Cambodian Foreign Minister Hor Namhong and his Thai counterpart Sompong Amornviwat met after negotiators struggled this week to agree how to defuse a four-month military stand-off and resolve competing territorial claims.
Negotiating teams from both countries began talks Monday at a hotel in Cambodia’s tourist hub Siem Reap, drawing up plans for discussions between the two foreign ministers.
This week the countries agreed to jointly demarcate land and remove landmines as soon as possible from their disputed border around the 11th-century Preah Vihear temple.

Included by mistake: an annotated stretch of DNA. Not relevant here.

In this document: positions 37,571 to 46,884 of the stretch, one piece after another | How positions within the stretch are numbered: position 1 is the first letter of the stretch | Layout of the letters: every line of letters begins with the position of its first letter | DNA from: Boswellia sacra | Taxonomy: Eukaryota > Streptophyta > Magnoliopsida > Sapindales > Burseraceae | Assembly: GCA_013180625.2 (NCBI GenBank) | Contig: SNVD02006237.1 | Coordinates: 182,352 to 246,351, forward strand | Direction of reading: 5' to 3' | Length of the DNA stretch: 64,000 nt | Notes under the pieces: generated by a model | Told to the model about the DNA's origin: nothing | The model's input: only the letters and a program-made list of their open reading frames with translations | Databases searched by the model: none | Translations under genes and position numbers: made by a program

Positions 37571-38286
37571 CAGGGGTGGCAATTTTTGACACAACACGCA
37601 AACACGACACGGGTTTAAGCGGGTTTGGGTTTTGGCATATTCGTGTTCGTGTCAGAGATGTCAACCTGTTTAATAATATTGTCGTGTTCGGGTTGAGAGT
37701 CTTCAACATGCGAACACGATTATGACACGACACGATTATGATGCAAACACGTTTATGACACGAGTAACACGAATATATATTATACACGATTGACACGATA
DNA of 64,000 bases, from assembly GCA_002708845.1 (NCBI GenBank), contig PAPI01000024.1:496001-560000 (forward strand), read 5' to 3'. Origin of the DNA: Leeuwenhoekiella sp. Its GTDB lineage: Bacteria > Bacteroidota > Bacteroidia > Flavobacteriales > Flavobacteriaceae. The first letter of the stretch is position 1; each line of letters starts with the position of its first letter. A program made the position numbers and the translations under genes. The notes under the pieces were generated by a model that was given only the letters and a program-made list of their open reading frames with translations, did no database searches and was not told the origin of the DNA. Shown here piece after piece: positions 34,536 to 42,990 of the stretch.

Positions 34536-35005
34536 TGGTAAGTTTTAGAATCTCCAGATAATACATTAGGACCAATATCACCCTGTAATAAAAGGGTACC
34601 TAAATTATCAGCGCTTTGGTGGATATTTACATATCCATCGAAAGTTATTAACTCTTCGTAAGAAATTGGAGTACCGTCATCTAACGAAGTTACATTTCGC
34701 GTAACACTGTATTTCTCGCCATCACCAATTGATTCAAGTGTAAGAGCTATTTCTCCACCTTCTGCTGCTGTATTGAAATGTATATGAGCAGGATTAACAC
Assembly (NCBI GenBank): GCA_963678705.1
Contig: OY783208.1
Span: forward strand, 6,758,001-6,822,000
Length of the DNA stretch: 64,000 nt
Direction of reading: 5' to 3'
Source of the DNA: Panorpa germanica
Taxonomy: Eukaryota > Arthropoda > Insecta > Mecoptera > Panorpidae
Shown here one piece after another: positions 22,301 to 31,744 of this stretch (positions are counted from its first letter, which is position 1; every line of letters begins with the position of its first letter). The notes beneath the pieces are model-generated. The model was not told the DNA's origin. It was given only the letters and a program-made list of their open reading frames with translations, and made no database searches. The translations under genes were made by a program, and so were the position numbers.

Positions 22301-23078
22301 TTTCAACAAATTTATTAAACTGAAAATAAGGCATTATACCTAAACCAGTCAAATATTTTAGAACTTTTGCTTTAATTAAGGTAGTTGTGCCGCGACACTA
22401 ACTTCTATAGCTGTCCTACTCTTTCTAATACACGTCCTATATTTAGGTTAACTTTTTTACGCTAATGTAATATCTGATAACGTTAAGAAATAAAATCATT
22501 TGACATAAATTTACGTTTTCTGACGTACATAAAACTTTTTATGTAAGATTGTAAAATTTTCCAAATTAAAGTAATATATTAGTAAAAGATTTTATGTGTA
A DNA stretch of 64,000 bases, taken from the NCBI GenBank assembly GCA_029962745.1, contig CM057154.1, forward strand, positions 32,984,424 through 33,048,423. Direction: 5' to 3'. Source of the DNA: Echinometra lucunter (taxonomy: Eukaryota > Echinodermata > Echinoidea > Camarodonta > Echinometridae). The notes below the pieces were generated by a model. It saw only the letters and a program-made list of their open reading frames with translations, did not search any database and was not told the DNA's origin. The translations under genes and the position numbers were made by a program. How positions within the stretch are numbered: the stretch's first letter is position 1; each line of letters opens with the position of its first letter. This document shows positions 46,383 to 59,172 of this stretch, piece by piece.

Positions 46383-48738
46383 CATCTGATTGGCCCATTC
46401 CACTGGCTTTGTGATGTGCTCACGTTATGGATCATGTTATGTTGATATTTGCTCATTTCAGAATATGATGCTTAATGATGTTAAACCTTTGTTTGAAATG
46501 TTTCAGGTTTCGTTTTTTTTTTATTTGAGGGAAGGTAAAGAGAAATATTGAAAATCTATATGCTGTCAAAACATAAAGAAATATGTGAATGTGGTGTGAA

But the leader of Cambodia’s delegation said Tuesday that both sides “need more time and high-level decisions” to make real progress.
Shortly after earlier talks between the foreign ministers failed last month, troops from the two countries clashed on October 15 on disputed land near the ancient Khmer temple, killing one Thai and three Cambodians.
The Cambodian-Thai border has never been fully demarcated, in part because it is littered with landmines left over from decades of war in Cambodia.
The most recent tensions began in July when the Khmer temple was awarded United Nations World Heritage status, rekindling a long-running disagreement over ownership of the surrounding land.